Pumpkin Pie Spice
Currently pumpkin spice is most typically thought of in conjunction with Starbucks or by being strangely added to some other food hardly anyone it seems thinks of actual pumpkin pie! It's become a bit ridiculous. 20-30 years ago it was commonly found in candles, lotions and potpourri as it was pie. In the last 5 year or so it has become the almost obnoxious seasonal darling of the food world – it's found in everything from spiced ale and oreo cookies (both of which are actually pretty good) to Country Crock butter, creamer, doughnuts, gum, jello and Pringles (the rest of these tend to be more nauseating).
When the holiday season is upon you and you're looking to create that perfect, traditional pumpkin pie then this is the seasoning blend that you want to have at your finger tips! While it may not be the most popular spice, herb or seasoning in your spice cabinet it is one of the most critical during the holiday season.
Over the last 200 years or so Pumpkin pie has traditionally been considered a sweet dessert, more popular in the fall and early winter especially during the Thanksgiving and Christmas time period. The pie is made from a pumpkin-based custard, that ranges from brown to orange in color, is baked in a pie shell and unlike apple pie doesn't have a top crust.
The pumpkin is indigenous to North America and the earliest findings of pumpkin-related seeds have been found in Mexico and date back to 7,000 and 5,500 B.C. Native Americans harvested pumpkins and squash, boiling or roasting them and they shared them with the first settlers. The Plimoth Plantation (1620-1692) was the first permanent European settlement in the New England region, today this area is better known as Plymouth, MA. Food historians believe the first version of pumpkin dessert was made by these Pilgrims by filling a hollowed out pumpkin with milk, honey and spices.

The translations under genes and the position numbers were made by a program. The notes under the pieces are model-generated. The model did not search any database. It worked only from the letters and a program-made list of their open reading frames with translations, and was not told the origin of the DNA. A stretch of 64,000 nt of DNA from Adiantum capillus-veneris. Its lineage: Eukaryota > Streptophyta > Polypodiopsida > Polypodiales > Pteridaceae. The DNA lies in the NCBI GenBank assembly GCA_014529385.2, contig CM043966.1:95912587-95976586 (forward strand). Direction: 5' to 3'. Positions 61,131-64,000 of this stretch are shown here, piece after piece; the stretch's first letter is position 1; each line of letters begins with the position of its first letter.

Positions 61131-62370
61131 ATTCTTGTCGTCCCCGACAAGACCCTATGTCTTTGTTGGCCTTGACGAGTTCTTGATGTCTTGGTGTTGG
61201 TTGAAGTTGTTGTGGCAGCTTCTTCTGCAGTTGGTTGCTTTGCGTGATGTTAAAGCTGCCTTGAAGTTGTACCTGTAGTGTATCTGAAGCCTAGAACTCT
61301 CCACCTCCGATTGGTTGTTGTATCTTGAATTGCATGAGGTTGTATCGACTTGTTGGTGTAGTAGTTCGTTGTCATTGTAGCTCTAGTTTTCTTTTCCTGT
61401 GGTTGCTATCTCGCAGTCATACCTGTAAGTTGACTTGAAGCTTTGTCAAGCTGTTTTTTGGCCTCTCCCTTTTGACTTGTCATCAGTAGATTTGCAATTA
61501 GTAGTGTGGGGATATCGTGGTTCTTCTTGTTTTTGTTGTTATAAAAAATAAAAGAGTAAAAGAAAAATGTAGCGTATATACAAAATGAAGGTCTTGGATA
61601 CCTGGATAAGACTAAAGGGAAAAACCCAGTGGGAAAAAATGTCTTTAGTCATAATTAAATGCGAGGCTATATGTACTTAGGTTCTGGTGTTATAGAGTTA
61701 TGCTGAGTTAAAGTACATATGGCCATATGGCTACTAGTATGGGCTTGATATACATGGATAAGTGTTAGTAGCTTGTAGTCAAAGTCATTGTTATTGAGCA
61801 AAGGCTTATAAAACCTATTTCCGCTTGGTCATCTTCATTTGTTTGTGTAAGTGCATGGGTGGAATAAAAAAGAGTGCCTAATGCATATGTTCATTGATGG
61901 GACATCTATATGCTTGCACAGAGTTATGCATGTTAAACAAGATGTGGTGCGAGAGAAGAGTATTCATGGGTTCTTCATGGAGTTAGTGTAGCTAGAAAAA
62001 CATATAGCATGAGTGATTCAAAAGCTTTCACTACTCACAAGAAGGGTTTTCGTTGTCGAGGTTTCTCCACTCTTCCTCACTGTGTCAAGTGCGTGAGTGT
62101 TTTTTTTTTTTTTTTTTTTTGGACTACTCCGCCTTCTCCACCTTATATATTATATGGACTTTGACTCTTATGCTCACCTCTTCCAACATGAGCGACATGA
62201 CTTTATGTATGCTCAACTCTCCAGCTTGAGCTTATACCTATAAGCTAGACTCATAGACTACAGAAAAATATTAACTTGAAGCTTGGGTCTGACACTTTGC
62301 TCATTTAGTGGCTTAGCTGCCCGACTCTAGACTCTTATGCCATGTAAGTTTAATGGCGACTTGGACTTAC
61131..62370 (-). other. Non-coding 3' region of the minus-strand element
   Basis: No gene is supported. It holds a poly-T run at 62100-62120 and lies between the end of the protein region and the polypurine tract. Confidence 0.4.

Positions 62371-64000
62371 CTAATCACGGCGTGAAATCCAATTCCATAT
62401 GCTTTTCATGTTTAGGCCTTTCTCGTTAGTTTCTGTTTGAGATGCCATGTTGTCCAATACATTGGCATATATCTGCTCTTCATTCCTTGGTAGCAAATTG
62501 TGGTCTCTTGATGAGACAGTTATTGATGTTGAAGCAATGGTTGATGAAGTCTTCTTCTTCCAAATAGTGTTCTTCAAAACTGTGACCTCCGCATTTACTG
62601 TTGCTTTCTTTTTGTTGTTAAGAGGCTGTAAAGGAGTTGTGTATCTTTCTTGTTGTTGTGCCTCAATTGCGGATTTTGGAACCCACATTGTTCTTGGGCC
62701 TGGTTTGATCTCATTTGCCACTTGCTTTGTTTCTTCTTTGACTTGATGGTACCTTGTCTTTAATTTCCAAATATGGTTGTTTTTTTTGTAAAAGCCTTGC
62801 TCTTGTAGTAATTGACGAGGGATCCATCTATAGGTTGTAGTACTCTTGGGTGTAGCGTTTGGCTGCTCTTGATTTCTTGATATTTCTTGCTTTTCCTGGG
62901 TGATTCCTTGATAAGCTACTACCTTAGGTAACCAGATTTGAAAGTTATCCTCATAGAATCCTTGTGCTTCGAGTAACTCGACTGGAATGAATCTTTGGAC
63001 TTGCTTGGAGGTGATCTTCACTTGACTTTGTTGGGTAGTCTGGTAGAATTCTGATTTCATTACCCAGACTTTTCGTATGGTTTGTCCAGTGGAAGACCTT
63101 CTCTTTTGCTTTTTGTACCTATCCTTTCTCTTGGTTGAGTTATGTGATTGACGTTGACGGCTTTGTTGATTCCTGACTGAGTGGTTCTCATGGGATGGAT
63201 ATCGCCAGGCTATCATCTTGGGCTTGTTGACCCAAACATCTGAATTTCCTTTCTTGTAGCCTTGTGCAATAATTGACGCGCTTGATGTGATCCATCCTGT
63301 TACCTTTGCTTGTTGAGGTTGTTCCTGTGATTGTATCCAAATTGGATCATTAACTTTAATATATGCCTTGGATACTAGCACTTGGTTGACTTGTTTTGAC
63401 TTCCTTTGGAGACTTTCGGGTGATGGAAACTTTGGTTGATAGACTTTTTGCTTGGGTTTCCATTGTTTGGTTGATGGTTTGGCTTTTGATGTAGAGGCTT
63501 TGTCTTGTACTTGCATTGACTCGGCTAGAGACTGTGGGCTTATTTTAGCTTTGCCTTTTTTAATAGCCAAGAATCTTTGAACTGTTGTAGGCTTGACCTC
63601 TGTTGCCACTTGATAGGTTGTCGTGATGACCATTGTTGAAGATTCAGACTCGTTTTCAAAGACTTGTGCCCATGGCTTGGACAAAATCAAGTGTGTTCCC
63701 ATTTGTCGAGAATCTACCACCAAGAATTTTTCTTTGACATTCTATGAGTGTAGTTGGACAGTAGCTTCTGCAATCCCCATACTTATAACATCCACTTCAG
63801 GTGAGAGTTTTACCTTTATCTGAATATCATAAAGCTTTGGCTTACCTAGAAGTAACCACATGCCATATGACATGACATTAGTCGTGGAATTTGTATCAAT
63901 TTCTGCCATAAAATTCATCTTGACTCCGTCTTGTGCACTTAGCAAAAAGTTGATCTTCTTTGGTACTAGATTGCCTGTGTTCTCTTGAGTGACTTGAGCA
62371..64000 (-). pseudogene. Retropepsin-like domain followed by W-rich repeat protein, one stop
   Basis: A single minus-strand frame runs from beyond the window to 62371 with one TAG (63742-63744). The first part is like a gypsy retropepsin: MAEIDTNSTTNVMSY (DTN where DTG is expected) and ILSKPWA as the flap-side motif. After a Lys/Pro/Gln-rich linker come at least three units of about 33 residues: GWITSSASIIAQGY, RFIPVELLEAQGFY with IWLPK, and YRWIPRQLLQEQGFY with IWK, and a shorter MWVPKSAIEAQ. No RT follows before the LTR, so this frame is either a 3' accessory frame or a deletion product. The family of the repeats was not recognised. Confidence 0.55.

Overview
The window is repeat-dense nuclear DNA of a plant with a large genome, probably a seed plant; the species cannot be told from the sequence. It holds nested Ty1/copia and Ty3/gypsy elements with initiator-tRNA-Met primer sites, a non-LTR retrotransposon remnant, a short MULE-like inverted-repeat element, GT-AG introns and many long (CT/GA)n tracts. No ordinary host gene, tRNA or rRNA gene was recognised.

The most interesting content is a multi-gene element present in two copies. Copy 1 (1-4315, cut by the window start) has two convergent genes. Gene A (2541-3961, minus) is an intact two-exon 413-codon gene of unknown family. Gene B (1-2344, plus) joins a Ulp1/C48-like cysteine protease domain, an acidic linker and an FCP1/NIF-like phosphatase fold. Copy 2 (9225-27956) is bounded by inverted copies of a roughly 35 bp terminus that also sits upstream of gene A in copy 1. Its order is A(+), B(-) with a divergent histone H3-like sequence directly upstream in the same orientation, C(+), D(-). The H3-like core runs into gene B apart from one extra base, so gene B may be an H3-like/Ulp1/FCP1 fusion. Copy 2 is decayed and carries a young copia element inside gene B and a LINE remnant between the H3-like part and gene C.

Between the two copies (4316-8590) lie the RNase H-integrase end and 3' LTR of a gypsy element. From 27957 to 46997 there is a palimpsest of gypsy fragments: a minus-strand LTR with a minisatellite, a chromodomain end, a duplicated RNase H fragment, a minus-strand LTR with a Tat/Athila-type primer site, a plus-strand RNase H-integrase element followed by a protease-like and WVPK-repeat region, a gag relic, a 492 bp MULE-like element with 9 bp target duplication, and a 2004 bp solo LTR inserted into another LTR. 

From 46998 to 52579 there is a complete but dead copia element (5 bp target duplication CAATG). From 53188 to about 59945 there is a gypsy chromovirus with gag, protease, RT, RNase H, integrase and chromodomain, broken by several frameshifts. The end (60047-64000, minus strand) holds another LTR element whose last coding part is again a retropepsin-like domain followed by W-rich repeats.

The early settlers exported this new delicacy to France and later to England where pumpkin "flesh" was converted into a popular pie filler. In 1651, a famous French chef and the author of one the 17th centuries signature cookbooks contained the first "pumpkin pie like" dessert that included the pastry. The recipe was called Tourte of Pumpkin and it's description was – boil with good milk, pass it through a straining pan very thick, and mix it with sugar, butter, a little salt and if you will, a few stamped almonds; let all be very thin. Put it in your sheet of paste and bake. After it's baked, sprinkle it with sugar and serve.
In 1796 the first genuinely written and published in America cookbook, American Cookery was released. The author was Amelia Simmons and her "pumpkin puddings" were baked in a crust that very closely matches present day pumpkin pies. In the early nineteenth century pumpkin pie become a common addition to the Thanksgiving dinner tradition.
Pumpkin Pie Spice pairs more naturally with some flavors than with others. Some of our favorite ways to use this almost enchanted spice blend is with candied nuts (especially pecans), on pork tenderloins or pork chops (pairs nicely when mixed with a bit of garlic, olive oil and a drizzle or two of maple syrup), use it in place of just plain cinnamon on French Toast, and it's almost magical when combined with canned pumpkin (but not canned pumpkin pie mix) in my morning oatmeal. We also like to sprinkle it over winter squash, sweet potatoes or carrots and roast, use it to spice up whipped cream, or mix it into some yogurt or ice cream base, sprinkle over your coffee grounds before brewing your coffee (to create your own Pumpkin Spiced Latte), stir into waffle or pancake batter or use it to season popcorn — it's quite a versatile spice blend.
Some of our favorite recipes using Pumpkin Pie Spice are Healthy Carrot Cake Squares, Spicy Pumpkin Soup, Pumpkin Biscuits and a super easy Pumpkin Cheesecake.
Pumpkin Pie Spice has warm, earthy notes with a hint of sweetness.
Hand blended with cinnamon, ginger, clove and nutmeg.
Serving Size1 tsp
Amount Per Serving
% Daily Value*